The fan service basically controls turning GPIO 4 on at startup, which is what the fan is connected to. Installing the fan service is really simple and we have a script for doing that.
To install, just type in the following commands.
sudo pip3 install --upgrade adafruit-python-shell
sudo python3 adafruit_fanservice.py
A message letting you know what the script does will come up.
When it asks you if you want to continue, select Yes.
That's it. You should hear the fan start up right after the script finishes running.
Display Module Install
There's two ways you can use the 1.54" 240x240 display on the BrainCraft HAT. For machine learning purposes, the advanced method is the way to go, so that's what we'll be covering in this guide.
Be aware that you can only choose to do one way at a time. If you choose the advanced way, it will install the kernel driver, which will prevent you from doing it the easy way without uninstalling the driver first.
The easy way is to use 'pure Python 3' and Pillow library to draw to the display from within Python. This is great for showing text, stats, images etc that you design yourself. If you want to do that, the BrainCraft HAT has a pretty close layout to the Adafruit 1.3" Color TFT Bonnet including the same type of display and a joystick, though the pinouts are slightly different. If you choose this option, You can skip this page and view the Python Setup page for instruction for that display.
The advanced way is to install a kernel module to add support for the TFT display that will make the console appear on the display. This is cute because you can have any program print text or draw to the framebuffer (or, say, with pygame) and Linux will take care of displaying it for you. If you don't need the console or direct framebuffer access, please consider using the 'pure Python' technique instead as it is not as delicate.
If you plan on using the Pi Camera for vision projects, you will need to go with the advanced route!
Installing The 1.54" Kernel Module
We have tried to make this as easy as possible for you by providing a script that takes care of everything. There's only a couple of dependencies needed. To get everything setup, just run the following at the terminal:
sudo pip3 install --upgrade adafruit-python-shell click==7.0
sudo apt-get install -y git
git clone https://github.com/adafruit/Raspberry-Pi-Installer-Scripts.git
sudo python3 adafruit-pitft.py --display=st7789_240x240 --rotation=180 --install-type=fbcp
When you get asked to reboot, reboot!
That's it! You will now have the BrainCraft HAT with a console display on it.
Now that you have everything set up, it's time to do an initial test with the camera. This should display what the camera sees on the display.
raspistill -t 0
At this point, you should have just about everything already set up.
Besides the display, audio, and fan, this board has quite a few other useful features on it that can be controlled through Python. We'll go through those and how to control them in Python.
Joystick and Button
The 5-way Joystick and button just use simple digitalio and each uses a separate GPIO, so they're really simple to control. Here's a little script that will setup the GPIOs, Create Internal Pullups, and then print out the value to the terminal.
from digitalio import DigitalInOut, Direction, Pull
BUTTON_PIN = board.D17
JOYDOWN_PIN = board.D27
JOYLEFT_PIN = board.D22
JOYUP_PIN = board.D23
JOYRIGHT_PIN = board.D24
JOYSELECT_PIN = board.D16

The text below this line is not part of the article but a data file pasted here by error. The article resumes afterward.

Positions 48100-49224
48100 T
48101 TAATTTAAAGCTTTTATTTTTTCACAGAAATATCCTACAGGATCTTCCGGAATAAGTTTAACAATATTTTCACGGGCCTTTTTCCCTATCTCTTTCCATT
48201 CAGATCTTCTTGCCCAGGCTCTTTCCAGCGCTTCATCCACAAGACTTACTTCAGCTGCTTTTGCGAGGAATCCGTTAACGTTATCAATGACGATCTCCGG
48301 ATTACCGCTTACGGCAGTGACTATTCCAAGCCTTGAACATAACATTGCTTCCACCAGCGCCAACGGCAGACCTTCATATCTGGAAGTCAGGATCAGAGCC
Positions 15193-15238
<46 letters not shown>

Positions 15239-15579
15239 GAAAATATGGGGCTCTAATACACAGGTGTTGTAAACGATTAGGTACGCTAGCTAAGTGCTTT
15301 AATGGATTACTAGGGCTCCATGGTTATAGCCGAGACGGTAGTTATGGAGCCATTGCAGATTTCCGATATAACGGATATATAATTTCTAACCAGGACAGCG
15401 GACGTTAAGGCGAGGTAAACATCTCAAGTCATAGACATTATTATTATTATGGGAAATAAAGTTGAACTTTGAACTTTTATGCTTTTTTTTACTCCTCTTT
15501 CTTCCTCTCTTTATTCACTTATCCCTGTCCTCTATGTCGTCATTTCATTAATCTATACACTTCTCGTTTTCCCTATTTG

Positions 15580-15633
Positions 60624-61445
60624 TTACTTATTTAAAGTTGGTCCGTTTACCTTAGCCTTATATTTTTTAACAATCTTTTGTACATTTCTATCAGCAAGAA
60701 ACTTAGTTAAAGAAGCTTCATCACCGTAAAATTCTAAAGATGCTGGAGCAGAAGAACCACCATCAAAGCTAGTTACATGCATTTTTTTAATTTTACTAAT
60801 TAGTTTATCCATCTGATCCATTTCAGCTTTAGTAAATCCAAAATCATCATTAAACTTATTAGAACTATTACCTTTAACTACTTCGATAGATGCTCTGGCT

buttons = [BUTTON_PIN, JOYUP_PIN, JOYDOWN_PIN,
JOYLEFT_PIN, JOYRIGHT_PIN, JOYSELECT_PIN]
for i,pin in enumerate(buttons):
buttons[i] = DigitalInOut(pin)
buttons[i].direction = Direction.INPUT
buttons[i].pull = Pull.UP
button, joyup, joydown, joyleft, joyright, joyselect = buttons
if not button.value:
if not joyup.value:
if not joydown.value:
if not joyleft.value:
if not joyright.value:
if not joyselect.value:
Go ahead and save the above code onto your Pi as button_test.py and run it with the following command:
Now try moving the joystick and press the button and you should see it print out what you're pressing.
The 3 DotStar LEDS can be controlled with the DotStar CircuitPython Library. Here's a little script that will setup the DotStar LEDs and then color cycle them.
DOTSTAR_DATA = board.D5
DOTSTAR_CLOCK = board.D6
dots = adafruit_dotstar.DotStar(DOTSTAR_CLOCK, DOTSTAR_DATA, 3, brightness=0.2)
# Input a value 0 to 255 to get a color value.
# The colours are a transition r - g - b - back to r.
if pos < 0 or pos > 255:
return (0, 0, 0)
if pos < 85:
return (255 - pos * 3, pos * 3, 0)
if pos < 170:
pos -= 85
return (0, 255 - pos * 3, pos * 3)
pos -= 170
return (pos * 3, 0, 255 - pos * 3)
for j in range(255):
for i in range(3):
rc_index = (i * 256 // 3) + j * 5
dots[i] = wheel(rc_index & 255)
Go ahead and save the above code onto your Pi as dotstar_test.py and run it with the following command:
The DotStar LEDs should start color-cycling in a rainbow.
GPIO JST connectors
GPIOs 12 and 13 are accessible with the JST connectors on either side of the BrainCraft HAT.
For this script, we'll just need one part that isn't included with the BrainCraft HAT:
from adafruit_motor import servo
SERVO_PIN = board.D12
pwm = pulseio.PWMOut(SERVO_PIN, frequency=50)
servo = servo.Servo(pwm, min_pulse=750, max_pulse=2250)
for angle in range(0, 180, 5): # 0 - 180 degrees, 5 degrees at a time.
servo.angle = angle
for angle in range(180, 0, -5): # 180 - 0 degrees, 5 degrees at a time.
servo.angle = angle
Go ahead and save the above code onto your Pi as servo_test.py and run it with the following command:
The servo should start sweeping back and forth in 5 degree increments.
For the Stemma QT port, you can use any of our 50+ sensors, but we're going to use a script that demonstrates using the BMP280 because it's so simple.
For this script, we'll just need a BMP280 and a Stemma QT cable:
"""Simpletest Example that shows how to get temperature,
pressure, and altitude readings from a BMP280"""
# import digitalio # For use with SPI
# Create library object using our Bus I2C port
i2c = busio.I2C(board.SCL, board.SDA)
bmp280 = adafruit_bmp280.Adafruit_BMP280_I2C(i2c)
# OR create library object using our Bus SPI port
# spi = busio.SPI(board.SCK, board.MOSI, board.MISO)
# bmp_cs = digitalio.DigitalInOut(board.D10)
# bmp280 = adafruit_bmp280.Adafruit_BMP280_SPI(spi, bmp_cs)
# change this to match the location's pressure (hPa) at sea level
bmp280.sea_level_pressure = 1013.25
print("\nTemperature: %0.1f C" % bmp280.temperature)
print("Pressure: %0.1f hPa" % bmp280.pressure)
print("Altitude = %0.2f meters" % bmp280.altitude)
Go ahead and save the above code onto your Pi as bmp280_simpletest.py and run it with the following command:
The terminal should start printing out the detected measurements.